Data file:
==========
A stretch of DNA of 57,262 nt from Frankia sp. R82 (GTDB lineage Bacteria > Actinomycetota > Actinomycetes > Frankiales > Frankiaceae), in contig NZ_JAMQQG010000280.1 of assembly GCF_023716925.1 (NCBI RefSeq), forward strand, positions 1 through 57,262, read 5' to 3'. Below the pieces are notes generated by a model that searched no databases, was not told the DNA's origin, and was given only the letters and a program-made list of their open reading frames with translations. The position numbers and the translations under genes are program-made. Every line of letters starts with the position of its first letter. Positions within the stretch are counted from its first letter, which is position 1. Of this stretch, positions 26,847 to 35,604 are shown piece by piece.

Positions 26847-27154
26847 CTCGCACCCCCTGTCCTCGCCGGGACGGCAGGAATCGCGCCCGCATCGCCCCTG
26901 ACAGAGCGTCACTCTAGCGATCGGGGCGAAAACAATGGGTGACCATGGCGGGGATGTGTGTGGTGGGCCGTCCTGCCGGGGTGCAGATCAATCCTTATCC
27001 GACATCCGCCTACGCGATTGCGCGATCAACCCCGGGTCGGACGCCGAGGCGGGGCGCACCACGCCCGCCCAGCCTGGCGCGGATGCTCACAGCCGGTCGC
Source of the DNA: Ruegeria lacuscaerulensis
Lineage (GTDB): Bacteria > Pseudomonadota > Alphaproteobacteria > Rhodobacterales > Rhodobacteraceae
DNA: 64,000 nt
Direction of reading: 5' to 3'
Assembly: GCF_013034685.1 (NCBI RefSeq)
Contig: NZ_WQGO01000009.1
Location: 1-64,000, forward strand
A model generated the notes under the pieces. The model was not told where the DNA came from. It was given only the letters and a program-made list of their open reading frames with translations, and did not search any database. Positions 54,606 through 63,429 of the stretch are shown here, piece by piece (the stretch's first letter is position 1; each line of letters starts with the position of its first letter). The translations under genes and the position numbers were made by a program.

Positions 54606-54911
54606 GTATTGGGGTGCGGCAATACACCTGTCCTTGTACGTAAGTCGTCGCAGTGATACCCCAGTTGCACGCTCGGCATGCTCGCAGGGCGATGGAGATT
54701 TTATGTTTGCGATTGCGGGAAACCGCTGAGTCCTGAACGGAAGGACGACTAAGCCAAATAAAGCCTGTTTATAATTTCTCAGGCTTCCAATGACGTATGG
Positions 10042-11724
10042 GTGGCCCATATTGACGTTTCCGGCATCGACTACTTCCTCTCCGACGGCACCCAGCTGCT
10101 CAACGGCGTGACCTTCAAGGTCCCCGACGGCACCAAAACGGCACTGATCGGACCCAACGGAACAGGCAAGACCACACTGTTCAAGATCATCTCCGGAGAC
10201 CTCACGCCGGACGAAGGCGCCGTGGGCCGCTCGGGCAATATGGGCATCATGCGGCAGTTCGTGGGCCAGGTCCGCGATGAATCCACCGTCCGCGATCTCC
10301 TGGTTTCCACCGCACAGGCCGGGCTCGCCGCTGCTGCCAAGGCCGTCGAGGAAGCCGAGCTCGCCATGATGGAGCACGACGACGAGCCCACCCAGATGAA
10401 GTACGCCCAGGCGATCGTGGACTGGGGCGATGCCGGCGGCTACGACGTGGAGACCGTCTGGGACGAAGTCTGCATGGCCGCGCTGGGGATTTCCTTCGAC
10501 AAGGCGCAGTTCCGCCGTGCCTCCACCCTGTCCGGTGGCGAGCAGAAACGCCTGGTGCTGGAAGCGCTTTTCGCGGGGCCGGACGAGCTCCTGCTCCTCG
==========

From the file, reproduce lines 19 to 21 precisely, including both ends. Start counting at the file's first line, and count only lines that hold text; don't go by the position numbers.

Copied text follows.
10101 CAACGGCGTGACCTTCAAGGTCCCCGACGGCACCAAAACGGCACTGATCGGACCCAACGGAACAGGCAAGACCACACTGTTCAAGATCATCTCCGGAGAC
10201 CTCACGCCGGACGAAGGCGCCGTGGGCCGCTCGGGCAATATGGGCATCATGCGGCAGTTCGTGGGCCAGGTCCGCGATGAATCCACCGTCCGCGATCTCC
10301 TGGTTTCCACCGCACAGGCCGGGCTCGCCGCTGCTGCCAAGGCCGTCGAGGAAGCCGAGCTCGCCATGATGGAGCACGACGACGAGCCCACCCAGATGAA